The only problem was they kind of hated commercial real estate. “I thought, ‘We can’t be talking in square feet forever!’ ” Ms. Chajet cried. So they went to work for Sylvia Edwin, a residential broker. “That first year in the business, I think we each sold one apartment. Our husbands saw our tax returns and asked us what we were doing,” said Ms. Lane.
Even in those days, there was a limited supply of good co-ops above 59th Street, sought after by people like Ms. Chajet and Ms. Lane, who to this day have never called anyplace but the Upper East and Upper West Sides home. (Ms. Chajet’s first apartment was a $38,000 six-room on Park while Ms. Lane paid $35,000 for a six-room at 520 E. 86th Street.) By the mid-’80s, they’d attained enough prominence to catch the eye of Frederick Peters, who was then a manager at Albert B. Ashforth, a century-old firm that sold him its underperforming Manhattan branch in 1991, the same year that Ms. Chajet and Ms. Lane became two of the firm’s seven partners, helping to transform Warburg into the prosperous white-shoe brokerage that it is today.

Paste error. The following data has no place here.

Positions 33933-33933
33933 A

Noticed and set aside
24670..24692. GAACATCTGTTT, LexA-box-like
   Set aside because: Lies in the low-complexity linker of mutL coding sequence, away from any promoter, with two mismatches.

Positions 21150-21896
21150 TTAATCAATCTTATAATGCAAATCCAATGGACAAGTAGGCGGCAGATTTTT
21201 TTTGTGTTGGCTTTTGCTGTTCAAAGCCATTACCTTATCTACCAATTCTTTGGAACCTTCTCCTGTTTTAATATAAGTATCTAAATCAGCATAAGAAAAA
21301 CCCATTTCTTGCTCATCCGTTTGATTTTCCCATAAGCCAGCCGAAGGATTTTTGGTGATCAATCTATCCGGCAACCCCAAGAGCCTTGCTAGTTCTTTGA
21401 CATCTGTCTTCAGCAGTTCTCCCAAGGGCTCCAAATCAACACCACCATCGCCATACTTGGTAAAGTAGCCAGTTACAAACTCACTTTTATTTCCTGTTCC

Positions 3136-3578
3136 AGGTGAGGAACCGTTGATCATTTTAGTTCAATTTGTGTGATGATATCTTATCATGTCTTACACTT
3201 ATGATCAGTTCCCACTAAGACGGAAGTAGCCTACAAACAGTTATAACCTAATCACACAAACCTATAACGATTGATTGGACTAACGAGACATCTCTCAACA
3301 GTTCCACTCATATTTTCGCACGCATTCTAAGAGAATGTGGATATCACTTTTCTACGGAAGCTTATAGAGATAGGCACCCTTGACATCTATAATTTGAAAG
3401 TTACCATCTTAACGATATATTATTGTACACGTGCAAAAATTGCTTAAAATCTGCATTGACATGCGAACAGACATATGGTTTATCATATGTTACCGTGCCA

“We met for coffee and just really hit it off. I loved them from the moment I met them—I mean, you’ve met them, right? They’re totally adorable,” Mr. Peters enthused in a recent phone call. “Bonnie is probably the one of the two who is in her own subtle way out there pounding the pavement, but Ronnie has this very successful sort of easy going, ‘yeah, if it works, it works. If it doesn’t, it doesn’t’ attitude that I think people find very reassuring. She never makes it a crisis.”
“They were people who had no trouble maintaining a wide social circle and knowing how to leverage it for business in a way that was never aggressive or offensive,” he said. “They both figured out early on that you never do a hard sell, you do a persuasive sell.”
And it doesn’t hurt that they’re killers: “The two of them have been at the top of the company, either in the No. 1 position or close to it, for the last 30 years,” Mr. Peters added.
“They’re very unusual in that they don’t waste your time, they don’t take you to see things you won’t want, they really listen,” raved their friend and client Pam Friedman, who first bought an apartment with them at 11 East 86th in 1977.